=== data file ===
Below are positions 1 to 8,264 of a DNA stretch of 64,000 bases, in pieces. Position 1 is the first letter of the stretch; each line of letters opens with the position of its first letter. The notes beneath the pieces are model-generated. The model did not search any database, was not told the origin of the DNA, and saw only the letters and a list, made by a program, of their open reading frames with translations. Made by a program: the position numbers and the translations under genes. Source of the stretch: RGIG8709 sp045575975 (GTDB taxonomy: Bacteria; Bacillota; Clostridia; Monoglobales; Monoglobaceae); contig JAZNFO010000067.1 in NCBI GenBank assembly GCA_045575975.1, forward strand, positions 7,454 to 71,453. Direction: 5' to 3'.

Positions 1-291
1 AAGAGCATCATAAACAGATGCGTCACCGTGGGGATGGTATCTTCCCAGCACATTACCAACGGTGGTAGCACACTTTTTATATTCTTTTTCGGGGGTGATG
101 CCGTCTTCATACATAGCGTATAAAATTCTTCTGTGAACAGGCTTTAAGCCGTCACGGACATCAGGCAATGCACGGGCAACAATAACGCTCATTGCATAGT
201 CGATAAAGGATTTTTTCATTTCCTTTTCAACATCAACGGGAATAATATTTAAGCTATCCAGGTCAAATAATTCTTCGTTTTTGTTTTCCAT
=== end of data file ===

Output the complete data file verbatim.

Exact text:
Below are positions 1 to 8,264 of a DNA stretch of 64,000 bases, in pieces. Position 1 is the first letter of the stretch; each line of letters opens with the position of its first letter. The notes beneath the pieces are model-generated. The model did not search any database, was not told the origin of the DNA, and saw only the letters and a list, made by a program, of their open reading frames with translations. Made by a program: the position numbers and the translations under genes. Source of the stretch: RGIG8709 sp045575975 (GTDB taxonomy: Bacteria; Bacillota; Clostridia; Monoglobales; Monoglobaceae); contig JAZNFO010000067.1 in NCBI GenBank assembly GCA_045575975.1, forward strand, positions 7,454 to 71,453. Direction: 5' to 3'.

Positions 1-291
1 AAGAGCATCATAAACAGATGCGTCACCGTGGGGATGGTATCTTCCCAGCACATTACCAACGGTGGTAGCACACTTTTTATATTCTTTTTCGGGGGTGATG
101 CCGTCTTCATACATAGCGTATAAAATTCTTCTGTGAACAGGCTTTAAGCCGTCACGGACATCAGGCAATGCACGGGCAACAATAACGCTCATTGCATAGT
201 CGATAAAGGATTTTTTCATTTCCTTTTCAACATCAACGGGAATAATATTTAAGCTATCCAGGTCAAATAATTCTTCGTTTTTGTTTTCCAT